K=1

(−iωδJK−AJK)˜ zK(ω)= ˜ ηJ(ω),J =1,...,2n,

(23)

˜ zJ(ω) =

2n

?

K=1

?−1

JK(ω)˜ ηK(ω).

(24)

The power spectrum for fluctuations carrying the index J

is defined by

PJ(ω)≡?|˜ zJ(ω)|2?=

2n

?

K=1

2n

?

L=1

?−1

JK(ω)BKL(?†)−1

LJ(ω).

(25)

Since? = −iωI − A,whereI isthe2n × 2nunitmatrix,and

since A and B are independent of ω, the structure of PJ(ω)

is that of a polynomial of degree 4n − 2 divided by another

polynomialofdegree4n.Theexplicitformofthedenominator

is |det?(ω)|2.

Oscillations with well-defined frequencies should show up

as peaks in the power spectrum. The structure of the power

spectrum described above—with the ratio of polynomials

of high order potentially giving rise to many maxima—

might lead us to suppose that the spectrum of fluctuations

would have a rather complex structure. In fact, numerical

simulations indicate that only a single peak is present for

a large range of parameter values. An example is shown in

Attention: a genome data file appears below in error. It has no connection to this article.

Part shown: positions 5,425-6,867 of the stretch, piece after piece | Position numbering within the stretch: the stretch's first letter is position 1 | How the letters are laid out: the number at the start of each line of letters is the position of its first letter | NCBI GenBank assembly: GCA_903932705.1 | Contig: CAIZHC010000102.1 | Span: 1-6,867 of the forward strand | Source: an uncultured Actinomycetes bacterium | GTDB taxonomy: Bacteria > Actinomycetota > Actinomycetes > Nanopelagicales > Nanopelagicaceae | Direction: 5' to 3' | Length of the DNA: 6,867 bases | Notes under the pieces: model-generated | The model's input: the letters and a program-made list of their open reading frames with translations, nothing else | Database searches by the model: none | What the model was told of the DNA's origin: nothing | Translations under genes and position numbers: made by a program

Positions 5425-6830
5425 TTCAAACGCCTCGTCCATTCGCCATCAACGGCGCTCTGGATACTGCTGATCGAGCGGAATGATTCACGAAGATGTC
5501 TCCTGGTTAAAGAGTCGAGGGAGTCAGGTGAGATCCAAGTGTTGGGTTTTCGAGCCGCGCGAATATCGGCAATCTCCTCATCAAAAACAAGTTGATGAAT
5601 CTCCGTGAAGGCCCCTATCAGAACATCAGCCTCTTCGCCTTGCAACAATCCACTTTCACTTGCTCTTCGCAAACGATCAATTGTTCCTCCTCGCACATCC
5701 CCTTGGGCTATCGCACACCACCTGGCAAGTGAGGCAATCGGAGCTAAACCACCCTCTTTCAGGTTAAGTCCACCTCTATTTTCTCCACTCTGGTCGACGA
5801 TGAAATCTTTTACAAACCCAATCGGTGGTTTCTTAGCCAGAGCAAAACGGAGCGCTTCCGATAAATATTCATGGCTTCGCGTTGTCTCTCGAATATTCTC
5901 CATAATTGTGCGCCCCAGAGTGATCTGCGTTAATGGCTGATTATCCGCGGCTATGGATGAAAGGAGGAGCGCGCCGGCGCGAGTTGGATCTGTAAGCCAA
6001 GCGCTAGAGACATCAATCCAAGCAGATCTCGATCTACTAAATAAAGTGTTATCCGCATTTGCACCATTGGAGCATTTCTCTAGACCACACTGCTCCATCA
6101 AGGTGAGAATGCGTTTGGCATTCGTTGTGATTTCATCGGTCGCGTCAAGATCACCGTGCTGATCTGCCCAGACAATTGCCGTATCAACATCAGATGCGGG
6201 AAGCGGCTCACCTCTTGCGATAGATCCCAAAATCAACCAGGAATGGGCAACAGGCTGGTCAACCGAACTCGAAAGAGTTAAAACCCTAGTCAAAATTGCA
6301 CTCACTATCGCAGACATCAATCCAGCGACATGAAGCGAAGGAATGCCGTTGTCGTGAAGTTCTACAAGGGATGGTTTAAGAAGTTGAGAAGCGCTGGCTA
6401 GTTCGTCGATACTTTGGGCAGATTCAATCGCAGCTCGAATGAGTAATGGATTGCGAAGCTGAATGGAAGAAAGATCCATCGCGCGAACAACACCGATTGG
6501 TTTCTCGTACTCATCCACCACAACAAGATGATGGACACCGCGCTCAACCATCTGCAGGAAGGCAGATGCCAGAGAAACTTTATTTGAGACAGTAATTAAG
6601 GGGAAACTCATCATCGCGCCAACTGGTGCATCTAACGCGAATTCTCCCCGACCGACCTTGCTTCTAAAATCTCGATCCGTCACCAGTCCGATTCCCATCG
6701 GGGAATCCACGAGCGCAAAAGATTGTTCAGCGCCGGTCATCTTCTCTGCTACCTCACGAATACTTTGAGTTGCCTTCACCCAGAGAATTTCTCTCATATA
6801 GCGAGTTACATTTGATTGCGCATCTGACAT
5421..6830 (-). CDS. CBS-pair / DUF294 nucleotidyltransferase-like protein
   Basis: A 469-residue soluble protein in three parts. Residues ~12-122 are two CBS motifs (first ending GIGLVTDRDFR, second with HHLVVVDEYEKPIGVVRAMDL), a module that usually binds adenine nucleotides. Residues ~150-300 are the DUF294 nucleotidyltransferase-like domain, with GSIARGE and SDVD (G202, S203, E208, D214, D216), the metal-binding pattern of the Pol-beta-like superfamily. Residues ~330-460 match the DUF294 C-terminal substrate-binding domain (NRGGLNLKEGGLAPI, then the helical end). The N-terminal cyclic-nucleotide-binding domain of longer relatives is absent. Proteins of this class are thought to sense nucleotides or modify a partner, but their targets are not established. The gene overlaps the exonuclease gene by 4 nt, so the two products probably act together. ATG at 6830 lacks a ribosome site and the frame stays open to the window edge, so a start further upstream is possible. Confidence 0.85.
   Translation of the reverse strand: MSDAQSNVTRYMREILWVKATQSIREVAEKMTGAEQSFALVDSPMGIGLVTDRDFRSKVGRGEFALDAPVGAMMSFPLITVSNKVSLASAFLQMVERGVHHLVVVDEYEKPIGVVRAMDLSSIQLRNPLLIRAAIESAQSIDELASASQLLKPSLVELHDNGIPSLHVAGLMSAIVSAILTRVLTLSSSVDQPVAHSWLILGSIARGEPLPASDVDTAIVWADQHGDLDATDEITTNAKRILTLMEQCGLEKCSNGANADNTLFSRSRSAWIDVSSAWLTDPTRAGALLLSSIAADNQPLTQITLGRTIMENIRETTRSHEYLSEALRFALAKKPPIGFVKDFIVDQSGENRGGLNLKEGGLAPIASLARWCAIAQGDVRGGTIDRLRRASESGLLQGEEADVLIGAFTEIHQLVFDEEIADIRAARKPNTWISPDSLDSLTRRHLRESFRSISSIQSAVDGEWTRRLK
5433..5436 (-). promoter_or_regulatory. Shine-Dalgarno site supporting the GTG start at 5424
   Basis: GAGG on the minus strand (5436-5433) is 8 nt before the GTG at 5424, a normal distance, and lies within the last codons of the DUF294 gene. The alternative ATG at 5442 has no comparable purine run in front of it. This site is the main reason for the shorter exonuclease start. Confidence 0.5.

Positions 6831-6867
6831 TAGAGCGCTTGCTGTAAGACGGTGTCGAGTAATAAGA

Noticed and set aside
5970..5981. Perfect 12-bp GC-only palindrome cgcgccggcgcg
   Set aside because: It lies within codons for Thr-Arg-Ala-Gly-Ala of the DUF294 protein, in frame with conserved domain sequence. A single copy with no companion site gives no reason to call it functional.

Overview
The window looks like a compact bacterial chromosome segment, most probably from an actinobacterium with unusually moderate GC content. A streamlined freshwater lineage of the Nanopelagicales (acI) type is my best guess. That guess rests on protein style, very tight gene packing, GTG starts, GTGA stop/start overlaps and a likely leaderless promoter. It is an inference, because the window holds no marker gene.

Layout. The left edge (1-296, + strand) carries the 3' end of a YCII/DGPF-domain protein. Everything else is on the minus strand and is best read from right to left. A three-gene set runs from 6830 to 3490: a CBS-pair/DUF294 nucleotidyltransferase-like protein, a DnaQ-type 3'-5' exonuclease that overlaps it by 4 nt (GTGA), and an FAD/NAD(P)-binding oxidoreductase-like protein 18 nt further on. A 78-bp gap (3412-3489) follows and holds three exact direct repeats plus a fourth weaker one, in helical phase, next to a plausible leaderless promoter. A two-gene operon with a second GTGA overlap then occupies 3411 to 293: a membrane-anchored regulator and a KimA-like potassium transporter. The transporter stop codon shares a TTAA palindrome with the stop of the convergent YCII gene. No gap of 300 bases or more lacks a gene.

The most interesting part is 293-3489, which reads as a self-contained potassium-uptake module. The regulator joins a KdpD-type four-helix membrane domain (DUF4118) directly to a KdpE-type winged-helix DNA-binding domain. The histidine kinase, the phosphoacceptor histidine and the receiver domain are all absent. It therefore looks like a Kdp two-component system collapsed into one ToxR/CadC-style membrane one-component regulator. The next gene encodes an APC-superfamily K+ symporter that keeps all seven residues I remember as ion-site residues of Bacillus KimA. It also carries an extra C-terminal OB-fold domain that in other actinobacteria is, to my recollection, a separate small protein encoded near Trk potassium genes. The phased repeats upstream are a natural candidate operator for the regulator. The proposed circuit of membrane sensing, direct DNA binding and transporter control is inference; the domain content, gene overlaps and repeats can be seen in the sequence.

Fig. 3, where typical values for measles [7,10,34] were chosen

0.2 0.4 0.6 0.8 1.0ν

0.00

0.04

0.08

0.12

P4

FIG. 3. (Color online) Power spectrum for the fluctuations of

infectivesfromsimulationofathree-citymodelwithequalpopulation

sizes plotted as a function of the frequency ν = ω/(2π) 1/y. The

spectrum shown corresponds to city 1; the spectra for the other

cities are very similar. Metapopulation model parameters: N1=

N2= N3= 106, c12= 0.06, and c13= c23= 0.02. Epidemiological

parameters: γ = 365/13 1/y, μ = 1/50 1/y, and β = 17(γ + μ).

051919-5

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G. ROZHNOVA, A. NUNES, AND A. J. MCKANEPHYSICAL REVIEW E 84, 051919 (2011)

fortheepidemiologicalparameters(wekeepthesevaluesfixed

throughout this section).

To understand how this comes about, we first note that the

number of peaks in the power spectrum is given by the form

of the denominator, |det?(ω)|2; the numerator essentially just

shiftsthe positionof these peaks somewhat. Therefore, we can